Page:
This is not to say that given any other device, the results would have been any different. We simply can’t tell that from the study.

The possibly depressing results from this study were that despite significant behavioural intervention to assist in changing obese young people’s diet and exercise habits, they were all still obese after 2 years albeit ever so slightly fitter.

Fitness trackers can help in reducing weight loss in the short term. They can be a motivational tool for some people in increasing activity but they are not a long-term solution for this for most people. We do know that each year, the population as a whole has been getting heavier and that environmental factors have played a large part in this. Without addressing those drivers, all forms of dietary and activity interventions are going to struggle.

Authors: David Glance, Director of UWA Centre for Software Practice, University of Western Australia

Read more http://theconversation.com/no-fitness-trackers-do-not-make-you-fat-and-they-dont-make-losing-weight-harder-65842

Writers Wanted

Victoria and NSW are funding extra tutors to help struggling students. Here's what parents need to know about the schemes


The mystery of the blue flower: nature's rare colour owes its existence to bee vision


Curb population growth to tackle climate change: now that's a tough ask


The Conversation


Ray Hadley's interview with Scott Morrison

RAY HADLEY: Prime Minister, good morning.    PRIME MINISTER: G’day Ray.   HADLEY: I was just referring to this story from the Courier Mail, which you’ve probably caught up with today about t...

Ray Hadley & Scott Morrison - avatar Ray Hadley & Scott Morrison

Prime Minister's Remarks to Joint Party Room

PRIME MINISTER: Well, it is great to be back in the party room, the joint party room. It’s great to have everybody back here. It’s great to officially welcome Garth who joins us. Welcome, Garth...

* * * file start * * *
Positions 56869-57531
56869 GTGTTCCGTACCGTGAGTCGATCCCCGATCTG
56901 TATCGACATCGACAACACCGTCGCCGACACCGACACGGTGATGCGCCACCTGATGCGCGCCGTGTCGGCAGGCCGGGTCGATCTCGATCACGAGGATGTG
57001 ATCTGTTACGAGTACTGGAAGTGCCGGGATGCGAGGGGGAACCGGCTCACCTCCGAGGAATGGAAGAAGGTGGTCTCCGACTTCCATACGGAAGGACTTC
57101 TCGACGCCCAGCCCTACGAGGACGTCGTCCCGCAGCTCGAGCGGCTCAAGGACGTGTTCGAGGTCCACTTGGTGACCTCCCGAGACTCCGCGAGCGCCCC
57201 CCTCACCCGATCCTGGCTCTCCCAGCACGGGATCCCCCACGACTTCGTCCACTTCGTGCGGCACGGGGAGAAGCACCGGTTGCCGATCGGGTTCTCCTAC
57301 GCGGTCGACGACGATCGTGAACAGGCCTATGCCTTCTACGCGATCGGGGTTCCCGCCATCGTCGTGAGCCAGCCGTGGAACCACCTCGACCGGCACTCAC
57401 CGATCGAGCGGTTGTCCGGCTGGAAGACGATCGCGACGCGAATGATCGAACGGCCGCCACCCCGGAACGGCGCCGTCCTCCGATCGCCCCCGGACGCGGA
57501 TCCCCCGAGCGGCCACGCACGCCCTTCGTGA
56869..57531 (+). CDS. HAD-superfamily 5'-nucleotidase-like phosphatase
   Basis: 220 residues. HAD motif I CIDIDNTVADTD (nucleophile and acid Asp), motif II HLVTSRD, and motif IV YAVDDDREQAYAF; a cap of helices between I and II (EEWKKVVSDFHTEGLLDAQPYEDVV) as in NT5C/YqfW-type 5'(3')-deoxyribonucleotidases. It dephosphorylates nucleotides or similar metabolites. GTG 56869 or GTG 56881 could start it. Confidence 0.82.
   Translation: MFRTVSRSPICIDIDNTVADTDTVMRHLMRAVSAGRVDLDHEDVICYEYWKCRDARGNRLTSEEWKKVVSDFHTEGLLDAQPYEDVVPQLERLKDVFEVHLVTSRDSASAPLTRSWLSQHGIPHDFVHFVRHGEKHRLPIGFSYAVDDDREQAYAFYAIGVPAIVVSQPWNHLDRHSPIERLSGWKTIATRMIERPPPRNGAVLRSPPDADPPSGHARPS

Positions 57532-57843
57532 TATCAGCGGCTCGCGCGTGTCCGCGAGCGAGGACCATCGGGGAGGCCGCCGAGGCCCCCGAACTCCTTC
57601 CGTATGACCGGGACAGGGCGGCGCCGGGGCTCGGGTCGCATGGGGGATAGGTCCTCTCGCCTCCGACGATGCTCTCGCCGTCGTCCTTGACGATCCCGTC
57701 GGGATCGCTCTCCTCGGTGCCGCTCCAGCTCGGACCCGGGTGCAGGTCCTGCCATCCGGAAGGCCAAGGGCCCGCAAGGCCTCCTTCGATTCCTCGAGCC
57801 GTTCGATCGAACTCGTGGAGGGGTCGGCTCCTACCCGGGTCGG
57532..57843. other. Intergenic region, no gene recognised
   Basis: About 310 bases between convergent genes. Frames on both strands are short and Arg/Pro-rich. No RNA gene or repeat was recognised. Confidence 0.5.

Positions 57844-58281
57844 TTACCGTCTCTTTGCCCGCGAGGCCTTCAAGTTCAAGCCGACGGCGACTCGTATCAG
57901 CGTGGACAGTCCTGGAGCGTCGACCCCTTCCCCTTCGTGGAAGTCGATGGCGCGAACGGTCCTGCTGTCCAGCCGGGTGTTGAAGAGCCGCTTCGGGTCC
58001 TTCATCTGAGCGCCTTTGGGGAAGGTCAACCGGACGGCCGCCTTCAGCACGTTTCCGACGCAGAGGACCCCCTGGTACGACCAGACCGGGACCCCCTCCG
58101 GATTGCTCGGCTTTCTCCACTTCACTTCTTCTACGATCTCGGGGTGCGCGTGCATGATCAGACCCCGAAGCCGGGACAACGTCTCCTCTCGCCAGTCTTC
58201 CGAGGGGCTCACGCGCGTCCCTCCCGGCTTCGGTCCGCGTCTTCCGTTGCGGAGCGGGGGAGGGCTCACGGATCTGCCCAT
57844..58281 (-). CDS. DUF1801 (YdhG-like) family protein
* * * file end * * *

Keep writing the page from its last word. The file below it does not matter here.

Scott Morrison - avatar Scott Morrison

Prime Minister Interview with Ben Fordham, 2GB

BEN FORDHAM: Scott Morrison, good morning to you.    PRIME MINISTER: Good morning, Ben. How are you?    FORDHAM: Good. How many days have you got to go?   PRIME MINISTER: I've got another we...

Scott Morrison - avatar Scott Morrison

Business News

Tips to find the best plastic manufacturing supplier for your needs

Plastics are very much an important part of all of our lives, but they’re particularly valuable to a wide variety of industries that rely on their production for their operations. The industries, ...

News Co - avatar News Co

7 foolproof tips for bidding successfully at a property auction

Auctions can be beneficial for prospective buyers, as they are transparent and fair. If you reach the limit you are willing to pay, you can simply walk away. Another benefit of an auction is tha...

Dominique Grubisa - avatar Dominique Grubisa

Getting Ready to Code? These Popular and Easy Programming Languages Can Get You Started

According to HOLP (History Encyclopedia of Programing Languages), there are more than 8,000 programming languages, some dating as far back as the 18th century. Although there might be as many pr...

News Co - avatar News Co

News Co Media Group

Content & Technology Connecting Global Audiences

More Information - Less Opinion